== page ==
Sri Lanka Declares Worst Economic Downturn In 73 years

Sri Lanka’s President Gotabaya Rajapaksa. Photo: ISHARA S. KODIKARA / AFP

 

Sri Lanka announced Friday that its economy shrank 3.6 percent last year due to the Covid-19 pandemic, making it the worst downturn since independence from Britain in 1948.

The unprecedented recession compared with a 2.3 percent GDP growth in 2019, the Central Bank of Sri Lanka said in its annual report for 2020.

It hoped the economy would rebound in 2021 and record an optimistic six percent growth on the back of improved local manufacturing and services.

“The pandemic has also offered an opportunity to reset the economy’s focus and to address longstanding structural weaknesses and establish a production-based, productivity-driven economy,” the bank said.

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The pandemic hit the island’s lucrative tourism sector while sharp contractions were seen in construction, manufacturing as well as in services, the bank said.

It said the central government’s debt also rose to 101 percent of GDP last year, up from 86.8 percent of GDP in the previous year, underscoring the debt crisis faced by the South Asian nation.

International rating agencies have expressed fears for Sri Lanka’s ability to service its huge foreign debt as the country’s foreign reserves fell sharply in the past year.

The island’s economy was trying to recover from the effects of the 2019 Easter Sunday bombings that killed 279 people when the pandemic hit in early 2020.

Two weeks ago, Sri Lanka secured a $500 million loan from China to shore up its foreign exchange reserves as the local currency came under intense pressure and fell to a record low.

Chinese influence in the South Asian nation has been growing in recent years through loans and projects under its vast Belt and Road infrastructure initiative, raising concerns among regional powers and Western nations.

Between 2005 and 2015, Colombo borrowed billions from China, accumulating a mountain of debt for expensive infrastructure projects.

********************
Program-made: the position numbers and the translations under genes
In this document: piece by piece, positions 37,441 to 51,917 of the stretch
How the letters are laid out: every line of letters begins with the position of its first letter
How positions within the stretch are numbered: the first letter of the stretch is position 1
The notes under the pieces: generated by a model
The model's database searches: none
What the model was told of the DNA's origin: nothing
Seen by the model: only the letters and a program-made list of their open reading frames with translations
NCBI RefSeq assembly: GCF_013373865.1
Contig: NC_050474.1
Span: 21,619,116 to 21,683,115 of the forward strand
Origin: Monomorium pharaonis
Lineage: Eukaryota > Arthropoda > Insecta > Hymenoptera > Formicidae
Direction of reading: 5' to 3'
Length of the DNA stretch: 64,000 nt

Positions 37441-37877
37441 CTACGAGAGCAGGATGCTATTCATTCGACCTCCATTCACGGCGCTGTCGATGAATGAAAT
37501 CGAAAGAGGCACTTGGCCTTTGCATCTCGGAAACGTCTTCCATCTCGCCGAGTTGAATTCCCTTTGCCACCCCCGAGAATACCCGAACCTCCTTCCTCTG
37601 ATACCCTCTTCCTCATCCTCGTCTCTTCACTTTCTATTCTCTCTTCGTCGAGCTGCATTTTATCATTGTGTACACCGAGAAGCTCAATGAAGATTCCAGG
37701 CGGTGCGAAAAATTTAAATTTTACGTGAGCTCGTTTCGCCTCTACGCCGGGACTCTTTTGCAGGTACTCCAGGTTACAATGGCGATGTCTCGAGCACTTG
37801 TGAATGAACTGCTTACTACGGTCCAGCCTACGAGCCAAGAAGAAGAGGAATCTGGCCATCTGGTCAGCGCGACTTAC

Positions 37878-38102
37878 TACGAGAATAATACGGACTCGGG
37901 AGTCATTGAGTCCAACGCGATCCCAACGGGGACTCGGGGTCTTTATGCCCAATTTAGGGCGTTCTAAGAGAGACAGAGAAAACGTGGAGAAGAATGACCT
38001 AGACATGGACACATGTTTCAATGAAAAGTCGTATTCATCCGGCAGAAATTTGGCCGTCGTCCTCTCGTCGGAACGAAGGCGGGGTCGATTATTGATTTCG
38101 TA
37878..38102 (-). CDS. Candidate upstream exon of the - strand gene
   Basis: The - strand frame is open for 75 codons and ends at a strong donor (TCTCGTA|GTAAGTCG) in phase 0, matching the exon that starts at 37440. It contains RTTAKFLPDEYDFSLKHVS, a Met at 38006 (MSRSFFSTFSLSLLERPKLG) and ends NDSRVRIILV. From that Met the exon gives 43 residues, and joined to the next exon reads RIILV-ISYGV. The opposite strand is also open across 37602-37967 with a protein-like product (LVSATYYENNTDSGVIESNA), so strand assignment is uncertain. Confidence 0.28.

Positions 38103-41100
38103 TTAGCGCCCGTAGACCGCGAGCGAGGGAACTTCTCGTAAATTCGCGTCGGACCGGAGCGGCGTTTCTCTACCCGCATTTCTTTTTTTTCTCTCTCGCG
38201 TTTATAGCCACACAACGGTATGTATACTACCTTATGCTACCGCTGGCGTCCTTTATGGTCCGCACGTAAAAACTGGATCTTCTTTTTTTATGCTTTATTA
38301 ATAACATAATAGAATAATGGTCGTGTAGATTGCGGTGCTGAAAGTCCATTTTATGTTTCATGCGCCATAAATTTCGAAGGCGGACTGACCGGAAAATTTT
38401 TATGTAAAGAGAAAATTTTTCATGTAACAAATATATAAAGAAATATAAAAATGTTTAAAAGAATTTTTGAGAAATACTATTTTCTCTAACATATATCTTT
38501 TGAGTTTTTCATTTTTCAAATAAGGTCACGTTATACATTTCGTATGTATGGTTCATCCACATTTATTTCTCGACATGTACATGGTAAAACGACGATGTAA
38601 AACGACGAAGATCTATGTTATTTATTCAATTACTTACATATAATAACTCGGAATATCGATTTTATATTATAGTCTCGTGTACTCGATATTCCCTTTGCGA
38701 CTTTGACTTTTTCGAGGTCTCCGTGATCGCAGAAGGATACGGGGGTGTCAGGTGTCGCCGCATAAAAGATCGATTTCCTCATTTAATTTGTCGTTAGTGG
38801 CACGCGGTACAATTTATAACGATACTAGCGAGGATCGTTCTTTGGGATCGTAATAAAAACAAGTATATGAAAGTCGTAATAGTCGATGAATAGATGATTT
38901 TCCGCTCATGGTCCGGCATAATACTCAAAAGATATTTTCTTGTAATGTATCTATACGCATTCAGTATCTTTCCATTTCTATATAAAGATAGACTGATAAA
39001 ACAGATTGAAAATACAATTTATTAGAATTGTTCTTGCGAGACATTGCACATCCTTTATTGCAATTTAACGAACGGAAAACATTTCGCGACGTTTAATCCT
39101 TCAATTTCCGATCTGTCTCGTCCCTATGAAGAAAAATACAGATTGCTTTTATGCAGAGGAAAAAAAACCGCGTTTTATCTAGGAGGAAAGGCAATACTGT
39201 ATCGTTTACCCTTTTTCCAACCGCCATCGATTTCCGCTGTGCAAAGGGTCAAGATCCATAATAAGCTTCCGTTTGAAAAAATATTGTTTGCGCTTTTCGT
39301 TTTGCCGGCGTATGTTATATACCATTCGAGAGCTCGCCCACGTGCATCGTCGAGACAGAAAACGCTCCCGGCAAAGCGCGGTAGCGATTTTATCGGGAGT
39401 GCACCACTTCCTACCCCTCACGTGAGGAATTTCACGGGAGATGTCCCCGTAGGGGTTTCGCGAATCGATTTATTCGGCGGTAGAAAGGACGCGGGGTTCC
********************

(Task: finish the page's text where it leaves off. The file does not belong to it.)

Sri Lanka was forced to hand over its strategic Hambantota port on a 99-year lease to a Chinese company in 2017 after it was unable to service the $1.4 billion debt from Beijing used to build it.

AFP

Ogun Workers End Strike After National Leadership’s Intervention

Workers. Strike, OgunWorkers in Ogun State have agreed to suspend their two weeks industrial action over non-payment of deductions and other demands.

The resolve was reached on Wednesday after a closed door meeting which lasted for about nine hours between the national and state leaders of the organised labour and State government.

Governor Ibikunle Amosun briefed reporters on the outcome of the meeting in Abeokuta, the Ogun State capital in southwest Nigeria.

He reiterated the commitment of his administration towards better conditions of service for the state workforce.

In his submission, the National President of the Nigeria Labour Congress, Ayuba Wabba, commended the two sides for the maturity that led to the signing of the Memorandum of Understanding aimed at resolving the impasse.

The civil servants had on October 20, commenced an indefinite strike to press home their demands over an alleged non-payment of 12 months deductions.

Among other demands, the industrial action was also aimed at putting an immediate end to the contributory pension scheme.

The workers began the strike after Governor Amosun had sent a strong warning to the leadership of labour unions in the state.

The governor had also lauded the people of the state for their understanding and the support shown towards his administration’s policies and programme.

He assured them of more development in the state in the coming fiscal year.

Ogun Workers Begin Indefinite Strike Despite Amosun’s Warnings

workers. strikeWorkers in Ogun state have commenced an indefinite industrial action to press home their demands over an alleged non-payment of 12 months deductions.

Among other demands, the industrial action is also aimed at putting an immediate end to the contributory pension scheme.

When Channels Television visited the state government secretariat at Oke Mosan, Abeokuta, the state capital, it was revealed that some workers reported for work while others abdicated their duty post on the order of their leaders.

Commenting on the development, the Secretary to the State Government, Mr Taiwo Adeoluwa, described the action as illegal and uncalled for, saying that the government may initiate a ‘no work, no pay’ system as a punishment.

Mr Adeoluwa asked the workers to see reasons, especially in the face of the current economic downturn, restating that the government is committed to the welfare and care of the workforce.

Although the town seemed calm, security operatives were stationed at strategic places to maintain law and order as a result of the strike.

Ogun State Governor, Ibikunle Amosun, had earlier sent a strong warning to the leadership of labour unions in the state, over the proposed indefinite industrial action.

He gave the warning in Abeokuta, the state capaital, during a town-hall meeting for the 2017 budget, held at the cultural centre in the state capital.

He thanked residents for their understanding and the support shown towards his administration’s policies and programme, while assuring them of more development in the coming fiscal year.